Make a Donation

Consider making a donation to support SHAKSPER.

Subscribe to Our Feeds

Current Postings RSS

Announcements RSS

Home :: Archive :: 2001 :: March ::
Re: Spelling Shakespeare's Name
The Shakespeare Conference: SHK 12.0619  Thursday, 15 March 2001

From:           Hugh Grady <
 This e-mail address is being protected from spambots. You need JavaScript enabled to view it
Date:           Wednesday, 14 Mar 2001 11:28:13 -0500
Subject: 12.0604 Re: Spelling Shakespeare's Name
Comment:        RE: SHK 12.0604 Re: Spelling Shakespeare's Name

The spelling "Shakspere" was associated with the late Victorian "New
Shakspere Society," founded by the remarkable but contentious F. J.
Furnivall 1873. It dissolved amid vituperative polemics 15-20 years
later, I believe. The New Shakspere leaders were textual skeptics who
believed that the Folio edition of Shakespeare's works was textually
"impure," containing numerous interpolations from other playwrights. F.
G. Fleay believed he could sort out the Shakespearean from the
non-Shakespearean material through scansion-based verse analysis. The
results sit in the usually dusty book of many libraries, his
"Shakespeare Manual." This "disintegrating " thesis was denounced, first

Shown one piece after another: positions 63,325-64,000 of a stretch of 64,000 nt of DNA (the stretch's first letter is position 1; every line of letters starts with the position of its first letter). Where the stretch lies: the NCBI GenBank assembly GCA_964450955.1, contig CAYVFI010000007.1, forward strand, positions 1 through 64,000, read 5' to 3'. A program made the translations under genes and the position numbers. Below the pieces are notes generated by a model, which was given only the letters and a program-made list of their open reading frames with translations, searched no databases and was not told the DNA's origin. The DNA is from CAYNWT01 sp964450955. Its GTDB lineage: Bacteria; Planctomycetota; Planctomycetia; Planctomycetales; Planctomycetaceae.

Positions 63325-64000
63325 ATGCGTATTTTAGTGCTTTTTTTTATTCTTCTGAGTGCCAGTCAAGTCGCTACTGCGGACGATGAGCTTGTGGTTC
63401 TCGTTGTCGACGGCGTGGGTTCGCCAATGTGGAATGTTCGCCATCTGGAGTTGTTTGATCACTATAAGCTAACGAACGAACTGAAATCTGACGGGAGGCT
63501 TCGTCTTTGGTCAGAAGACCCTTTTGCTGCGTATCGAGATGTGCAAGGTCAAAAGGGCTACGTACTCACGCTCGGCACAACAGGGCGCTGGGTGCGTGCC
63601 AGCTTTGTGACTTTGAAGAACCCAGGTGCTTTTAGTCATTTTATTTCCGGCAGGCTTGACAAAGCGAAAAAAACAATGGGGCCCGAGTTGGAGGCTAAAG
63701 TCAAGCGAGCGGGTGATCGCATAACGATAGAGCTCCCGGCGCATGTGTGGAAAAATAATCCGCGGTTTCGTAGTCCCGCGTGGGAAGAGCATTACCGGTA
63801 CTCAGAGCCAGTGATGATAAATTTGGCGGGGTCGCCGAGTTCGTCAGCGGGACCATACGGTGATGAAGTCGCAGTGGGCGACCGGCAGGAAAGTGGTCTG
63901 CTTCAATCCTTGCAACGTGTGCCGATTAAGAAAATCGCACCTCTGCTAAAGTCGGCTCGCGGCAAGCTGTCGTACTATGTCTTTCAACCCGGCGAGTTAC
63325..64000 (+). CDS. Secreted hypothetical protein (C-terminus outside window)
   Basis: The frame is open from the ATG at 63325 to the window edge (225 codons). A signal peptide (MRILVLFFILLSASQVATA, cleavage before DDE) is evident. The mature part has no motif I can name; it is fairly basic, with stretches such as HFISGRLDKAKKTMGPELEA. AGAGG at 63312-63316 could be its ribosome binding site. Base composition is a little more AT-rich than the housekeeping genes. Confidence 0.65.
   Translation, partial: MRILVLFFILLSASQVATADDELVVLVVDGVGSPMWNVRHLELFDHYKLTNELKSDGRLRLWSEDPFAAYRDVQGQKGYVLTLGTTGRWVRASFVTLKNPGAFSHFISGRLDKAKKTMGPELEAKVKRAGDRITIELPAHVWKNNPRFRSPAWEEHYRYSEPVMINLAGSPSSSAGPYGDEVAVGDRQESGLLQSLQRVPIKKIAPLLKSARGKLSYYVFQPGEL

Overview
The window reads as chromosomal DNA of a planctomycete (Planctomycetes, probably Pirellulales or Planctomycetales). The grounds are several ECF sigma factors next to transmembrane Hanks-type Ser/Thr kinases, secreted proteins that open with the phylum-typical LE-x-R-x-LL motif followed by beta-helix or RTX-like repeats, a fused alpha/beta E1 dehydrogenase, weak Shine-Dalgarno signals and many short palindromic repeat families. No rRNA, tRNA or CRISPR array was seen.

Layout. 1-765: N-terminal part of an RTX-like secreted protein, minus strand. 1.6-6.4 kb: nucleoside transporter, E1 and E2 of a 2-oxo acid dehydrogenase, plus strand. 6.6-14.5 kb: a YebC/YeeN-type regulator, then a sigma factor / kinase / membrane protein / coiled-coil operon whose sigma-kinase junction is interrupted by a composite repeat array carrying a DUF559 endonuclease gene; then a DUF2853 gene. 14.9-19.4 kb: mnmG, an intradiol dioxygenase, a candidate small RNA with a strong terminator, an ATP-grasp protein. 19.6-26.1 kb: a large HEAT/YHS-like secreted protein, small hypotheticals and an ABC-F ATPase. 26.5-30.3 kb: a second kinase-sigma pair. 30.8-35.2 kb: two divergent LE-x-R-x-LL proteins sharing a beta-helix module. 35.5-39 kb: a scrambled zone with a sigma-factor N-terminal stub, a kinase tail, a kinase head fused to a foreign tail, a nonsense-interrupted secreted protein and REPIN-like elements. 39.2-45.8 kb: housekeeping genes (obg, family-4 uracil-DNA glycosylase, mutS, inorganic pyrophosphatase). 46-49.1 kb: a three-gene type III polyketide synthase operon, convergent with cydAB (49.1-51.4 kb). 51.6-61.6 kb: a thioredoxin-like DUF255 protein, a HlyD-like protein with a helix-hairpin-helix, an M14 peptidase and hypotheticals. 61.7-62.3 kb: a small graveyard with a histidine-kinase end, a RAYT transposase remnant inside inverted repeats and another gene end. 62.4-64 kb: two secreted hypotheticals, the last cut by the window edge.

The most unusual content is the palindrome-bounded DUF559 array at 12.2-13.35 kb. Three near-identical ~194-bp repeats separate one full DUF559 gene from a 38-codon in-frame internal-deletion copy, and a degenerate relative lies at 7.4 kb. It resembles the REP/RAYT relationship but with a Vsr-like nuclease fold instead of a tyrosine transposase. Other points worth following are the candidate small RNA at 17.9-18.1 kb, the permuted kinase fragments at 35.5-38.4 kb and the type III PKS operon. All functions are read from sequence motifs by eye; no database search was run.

by E. K. Chambers, then by the "scientific bibliographers," who were
hegemonic in Shakespeare studies until recent years, Pollard, Greg, and
Wilson. But in the context of today's textual criticism the
"disintegrators" do not look nearly as wrong-headed as they once did,
albeit their method of verse analysis is even more problematic than Don
Foster's dubious electronic rare-word tests.

I interpret the spelling "Shakspere" as a signaling of their skeptical
attitude toward the received texts from the Folio. The ignorant players
couldn't even spell his name correctly, is the implied message. E. K.
Chambers took up this name-spelling question too, by the way, and his
list of variant spellings of or near "Shakespeare" is, I believe,
unsurpassed. I wrote on all this twice, once in "The Modernist
Shakespeare" but giving more detail in an essay in the collection edited
by Jean Marsden, "The Appropriation of Shakespeare," which also contains
a related essay by Howard Felperin on the disintegrators.

Other Messages In This Thread

©2011 Hardy Cook. All rights reserved.